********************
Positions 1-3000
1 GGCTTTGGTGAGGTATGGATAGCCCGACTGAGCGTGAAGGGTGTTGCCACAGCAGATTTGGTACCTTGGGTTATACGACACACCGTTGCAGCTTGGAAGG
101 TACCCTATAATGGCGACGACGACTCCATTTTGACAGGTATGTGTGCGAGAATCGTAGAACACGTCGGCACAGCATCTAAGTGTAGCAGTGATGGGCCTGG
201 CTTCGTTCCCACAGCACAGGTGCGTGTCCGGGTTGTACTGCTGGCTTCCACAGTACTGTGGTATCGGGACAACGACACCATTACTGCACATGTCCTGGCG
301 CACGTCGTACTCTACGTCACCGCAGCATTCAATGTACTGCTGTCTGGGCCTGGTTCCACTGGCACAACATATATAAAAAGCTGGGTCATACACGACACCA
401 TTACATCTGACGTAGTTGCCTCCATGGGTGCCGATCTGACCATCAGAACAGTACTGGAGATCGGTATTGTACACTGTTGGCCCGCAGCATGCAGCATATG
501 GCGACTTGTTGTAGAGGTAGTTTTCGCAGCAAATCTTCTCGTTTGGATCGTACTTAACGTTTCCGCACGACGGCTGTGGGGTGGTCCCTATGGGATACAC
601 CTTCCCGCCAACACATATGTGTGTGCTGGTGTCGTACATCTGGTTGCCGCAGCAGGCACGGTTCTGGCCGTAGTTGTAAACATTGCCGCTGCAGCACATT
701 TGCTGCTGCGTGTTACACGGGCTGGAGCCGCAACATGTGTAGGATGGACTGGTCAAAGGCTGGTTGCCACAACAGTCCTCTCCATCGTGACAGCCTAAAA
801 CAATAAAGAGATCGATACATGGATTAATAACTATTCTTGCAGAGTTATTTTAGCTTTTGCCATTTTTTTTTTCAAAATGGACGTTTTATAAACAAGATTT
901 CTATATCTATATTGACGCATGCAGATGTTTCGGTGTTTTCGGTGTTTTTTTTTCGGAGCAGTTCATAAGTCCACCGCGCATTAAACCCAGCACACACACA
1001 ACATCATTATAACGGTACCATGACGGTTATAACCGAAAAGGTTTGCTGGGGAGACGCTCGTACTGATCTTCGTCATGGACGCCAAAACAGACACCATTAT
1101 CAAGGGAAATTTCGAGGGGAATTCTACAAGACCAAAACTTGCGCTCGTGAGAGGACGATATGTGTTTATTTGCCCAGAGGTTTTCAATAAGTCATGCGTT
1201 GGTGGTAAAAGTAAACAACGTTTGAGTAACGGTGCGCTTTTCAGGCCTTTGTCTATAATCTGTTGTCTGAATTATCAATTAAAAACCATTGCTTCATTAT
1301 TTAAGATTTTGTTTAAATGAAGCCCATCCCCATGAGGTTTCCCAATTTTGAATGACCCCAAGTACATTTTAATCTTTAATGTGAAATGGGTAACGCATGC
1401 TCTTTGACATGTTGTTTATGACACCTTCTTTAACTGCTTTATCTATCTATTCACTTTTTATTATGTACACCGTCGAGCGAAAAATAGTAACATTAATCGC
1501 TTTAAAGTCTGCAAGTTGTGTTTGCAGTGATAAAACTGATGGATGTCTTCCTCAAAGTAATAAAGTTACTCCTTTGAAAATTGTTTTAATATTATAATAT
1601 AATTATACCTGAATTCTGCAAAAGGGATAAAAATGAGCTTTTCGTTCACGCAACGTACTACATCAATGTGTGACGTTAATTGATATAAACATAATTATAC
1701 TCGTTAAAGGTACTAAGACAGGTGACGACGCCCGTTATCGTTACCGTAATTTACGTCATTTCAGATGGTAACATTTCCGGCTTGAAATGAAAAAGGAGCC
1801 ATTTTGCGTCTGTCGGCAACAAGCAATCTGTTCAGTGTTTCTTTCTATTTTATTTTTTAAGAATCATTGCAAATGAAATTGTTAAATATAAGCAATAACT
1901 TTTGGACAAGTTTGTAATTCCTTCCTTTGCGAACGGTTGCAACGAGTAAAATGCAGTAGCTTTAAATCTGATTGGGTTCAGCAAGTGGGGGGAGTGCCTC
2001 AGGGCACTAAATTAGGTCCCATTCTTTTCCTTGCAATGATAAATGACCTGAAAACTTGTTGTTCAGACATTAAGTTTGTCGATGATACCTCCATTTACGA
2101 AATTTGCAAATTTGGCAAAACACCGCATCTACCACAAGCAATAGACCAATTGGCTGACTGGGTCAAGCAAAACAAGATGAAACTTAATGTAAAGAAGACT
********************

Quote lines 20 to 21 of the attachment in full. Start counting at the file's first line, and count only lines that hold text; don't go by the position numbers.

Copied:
1801 ATTTTGCGTCTGTCGGCAACAAGCAATCTGTTCAGTGTTTCTTTCTATTTTATTTTTTAAGAATCATTGCAAATGAAATTGTTAAATATAAGCAATAACT
1901 TTTGGACAAGTTTGTAATTCCTTCCTTTGCGAACGGTTGCAACGAGTAAAATGCAGTAGCTTTAAATCTGATTGGGTTCAGCAAGTGGGGGGAGTGCCTC